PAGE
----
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Main Street Monday – Distribution of Initial PPP Funding Among Small Businesses

April 27, 2020

By: Caity Witucki
Contributing Editor, Main Street Monday

Main Street Monday – Distribution of Initial PPP Funding Among Small Businesses

Last week, USAFacts released a report detailing how the initial funding of the first round of Paycheck Protection Program (PPP) loans was distributed among small businesses across the country. The study took into consideration the states that received the most PPP loans, how the funds were distributed per capita, the size of the loans, and the industries that received the most loans. 

The data was gathered with the intent of helping lawmakers and lenders understand how the second round of PPP funding might be distributed. 

Here are the highlights from USAFacts’ report:

  • Texas small businesses received the greatest number of PPP loans (more than 88,000 loans).

  • North Dakota received the most in loans per capita ($1,824 per capita).

  • California and New York received $527 and $600 per capita, respectively.

  • The largest proportion of dollars was given out through loans between $350,000 and $1 million.

  • The largest loans, those over $5 million, made up less than 10% of the total program.

  • Small businesses in the construction sector received more dollars through PPP loans than any other industry, receiving nearly 14% of the total aid.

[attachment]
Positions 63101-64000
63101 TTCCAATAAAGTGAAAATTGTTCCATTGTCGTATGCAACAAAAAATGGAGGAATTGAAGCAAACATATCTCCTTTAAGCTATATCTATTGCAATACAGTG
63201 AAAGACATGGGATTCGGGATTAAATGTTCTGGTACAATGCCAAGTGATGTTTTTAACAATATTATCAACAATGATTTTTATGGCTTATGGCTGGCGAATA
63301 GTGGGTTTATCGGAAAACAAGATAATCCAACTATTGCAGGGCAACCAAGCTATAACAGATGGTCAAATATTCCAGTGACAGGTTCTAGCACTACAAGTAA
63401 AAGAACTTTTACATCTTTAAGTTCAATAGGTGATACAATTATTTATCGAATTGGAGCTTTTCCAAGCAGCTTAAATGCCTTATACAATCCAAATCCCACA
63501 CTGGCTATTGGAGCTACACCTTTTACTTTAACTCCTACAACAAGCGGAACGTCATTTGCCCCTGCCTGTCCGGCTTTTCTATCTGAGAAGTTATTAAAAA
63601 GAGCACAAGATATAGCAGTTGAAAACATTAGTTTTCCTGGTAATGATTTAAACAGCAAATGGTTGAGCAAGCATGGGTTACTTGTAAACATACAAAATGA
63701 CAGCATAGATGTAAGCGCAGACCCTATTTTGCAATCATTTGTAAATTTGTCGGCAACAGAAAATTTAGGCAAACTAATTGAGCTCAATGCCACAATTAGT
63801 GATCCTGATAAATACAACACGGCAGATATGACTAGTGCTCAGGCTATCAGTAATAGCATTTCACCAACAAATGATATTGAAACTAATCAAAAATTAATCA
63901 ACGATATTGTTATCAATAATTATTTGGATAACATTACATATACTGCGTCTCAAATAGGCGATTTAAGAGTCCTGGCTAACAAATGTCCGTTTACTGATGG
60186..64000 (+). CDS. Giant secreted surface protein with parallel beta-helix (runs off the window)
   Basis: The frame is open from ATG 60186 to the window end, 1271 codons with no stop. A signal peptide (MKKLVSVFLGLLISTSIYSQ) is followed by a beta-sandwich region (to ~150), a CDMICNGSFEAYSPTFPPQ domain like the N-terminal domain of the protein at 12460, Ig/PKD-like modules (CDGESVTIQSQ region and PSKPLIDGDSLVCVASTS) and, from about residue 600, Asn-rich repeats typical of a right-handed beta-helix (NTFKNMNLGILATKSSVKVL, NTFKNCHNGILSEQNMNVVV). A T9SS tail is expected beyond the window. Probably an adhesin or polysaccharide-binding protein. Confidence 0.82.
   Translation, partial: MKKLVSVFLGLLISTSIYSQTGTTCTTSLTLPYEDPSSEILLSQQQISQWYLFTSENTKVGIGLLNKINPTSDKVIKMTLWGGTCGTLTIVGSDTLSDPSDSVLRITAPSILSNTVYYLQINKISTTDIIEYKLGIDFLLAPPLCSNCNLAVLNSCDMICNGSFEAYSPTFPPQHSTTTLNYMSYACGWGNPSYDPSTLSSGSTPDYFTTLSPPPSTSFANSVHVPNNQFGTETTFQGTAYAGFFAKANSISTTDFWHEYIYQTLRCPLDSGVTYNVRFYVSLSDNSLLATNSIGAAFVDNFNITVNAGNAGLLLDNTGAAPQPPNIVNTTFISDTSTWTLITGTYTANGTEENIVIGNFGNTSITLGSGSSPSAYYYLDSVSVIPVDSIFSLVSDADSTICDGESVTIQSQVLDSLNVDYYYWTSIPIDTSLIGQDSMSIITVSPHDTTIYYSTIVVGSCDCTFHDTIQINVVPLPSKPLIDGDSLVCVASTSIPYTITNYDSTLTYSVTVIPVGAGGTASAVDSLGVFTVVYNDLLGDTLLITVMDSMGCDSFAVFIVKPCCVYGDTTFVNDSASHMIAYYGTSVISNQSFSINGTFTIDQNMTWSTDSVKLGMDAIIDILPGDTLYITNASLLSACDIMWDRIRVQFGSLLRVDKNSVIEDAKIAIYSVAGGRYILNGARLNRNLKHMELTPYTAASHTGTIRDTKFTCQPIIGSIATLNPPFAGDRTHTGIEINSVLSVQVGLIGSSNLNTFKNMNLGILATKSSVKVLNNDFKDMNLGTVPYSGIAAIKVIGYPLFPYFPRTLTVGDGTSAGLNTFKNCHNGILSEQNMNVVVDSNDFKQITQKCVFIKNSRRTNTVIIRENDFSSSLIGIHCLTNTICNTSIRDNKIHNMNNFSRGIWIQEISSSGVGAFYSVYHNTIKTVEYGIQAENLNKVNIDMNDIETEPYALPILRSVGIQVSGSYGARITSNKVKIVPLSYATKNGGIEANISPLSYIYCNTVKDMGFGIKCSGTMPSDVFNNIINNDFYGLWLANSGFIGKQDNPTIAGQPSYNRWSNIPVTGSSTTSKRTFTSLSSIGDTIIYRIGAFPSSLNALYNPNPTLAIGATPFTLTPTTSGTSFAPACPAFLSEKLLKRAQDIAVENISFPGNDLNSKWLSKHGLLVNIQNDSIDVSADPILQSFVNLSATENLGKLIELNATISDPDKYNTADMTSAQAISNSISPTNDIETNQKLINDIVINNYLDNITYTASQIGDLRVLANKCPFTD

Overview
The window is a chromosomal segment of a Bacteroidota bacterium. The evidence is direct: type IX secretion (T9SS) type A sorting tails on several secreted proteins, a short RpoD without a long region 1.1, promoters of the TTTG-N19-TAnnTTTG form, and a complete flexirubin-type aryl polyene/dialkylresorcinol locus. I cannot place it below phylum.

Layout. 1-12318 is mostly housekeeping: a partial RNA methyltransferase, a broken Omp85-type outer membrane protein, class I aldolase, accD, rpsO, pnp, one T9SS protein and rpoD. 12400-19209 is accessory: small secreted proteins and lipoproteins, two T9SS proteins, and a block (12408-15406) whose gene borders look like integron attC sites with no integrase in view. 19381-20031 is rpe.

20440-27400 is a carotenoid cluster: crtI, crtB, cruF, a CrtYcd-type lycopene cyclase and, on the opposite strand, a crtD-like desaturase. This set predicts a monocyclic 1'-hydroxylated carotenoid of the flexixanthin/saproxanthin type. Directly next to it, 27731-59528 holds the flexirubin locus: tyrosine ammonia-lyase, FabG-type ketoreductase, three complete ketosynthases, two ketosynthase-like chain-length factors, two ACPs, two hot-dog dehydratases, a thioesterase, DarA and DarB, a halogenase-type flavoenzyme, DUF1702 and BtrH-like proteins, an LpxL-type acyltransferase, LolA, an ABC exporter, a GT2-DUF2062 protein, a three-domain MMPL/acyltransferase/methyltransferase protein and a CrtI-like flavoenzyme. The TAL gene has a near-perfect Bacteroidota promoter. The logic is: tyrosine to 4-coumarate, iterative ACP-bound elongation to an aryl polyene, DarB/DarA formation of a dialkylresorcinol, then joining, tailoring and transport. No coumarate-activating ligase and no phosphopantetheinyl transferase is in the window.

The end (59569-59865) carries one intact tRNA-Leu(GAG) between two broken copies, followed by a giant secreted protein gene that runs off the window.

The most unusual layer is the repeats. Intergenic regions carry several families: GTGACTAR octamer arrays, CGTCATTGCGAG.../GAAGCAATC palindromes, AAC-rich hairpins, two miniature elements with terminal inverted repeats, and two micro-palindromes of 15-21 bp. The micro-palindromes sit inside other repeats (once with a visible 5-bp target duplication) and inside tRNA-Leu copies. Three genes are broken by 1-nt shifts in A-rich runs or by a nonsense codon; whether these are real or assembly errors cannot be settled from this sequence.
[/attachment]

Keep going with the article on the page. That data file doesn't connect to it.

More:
• Professional services and manufacturing received the second and third highest amounts of PPP finds at 12.26% and 12.25% respectively.

  • Unfortunately, some sectors hit particularly hard by closures, such as the arts, entertainment, and recreation sector, received only 1.5% of the funds.

To ensure the second round of PPP funding is fairly distributed, lawmakers have set aside $30 billion for smaller banks, credit unions and community development financial institutions with less than $10 billion in assets. This not only ensures that smaller institutions get their fair share of the program but also helps local small businesses who may already have a relationship with a community bank.



Source:
USA Facts

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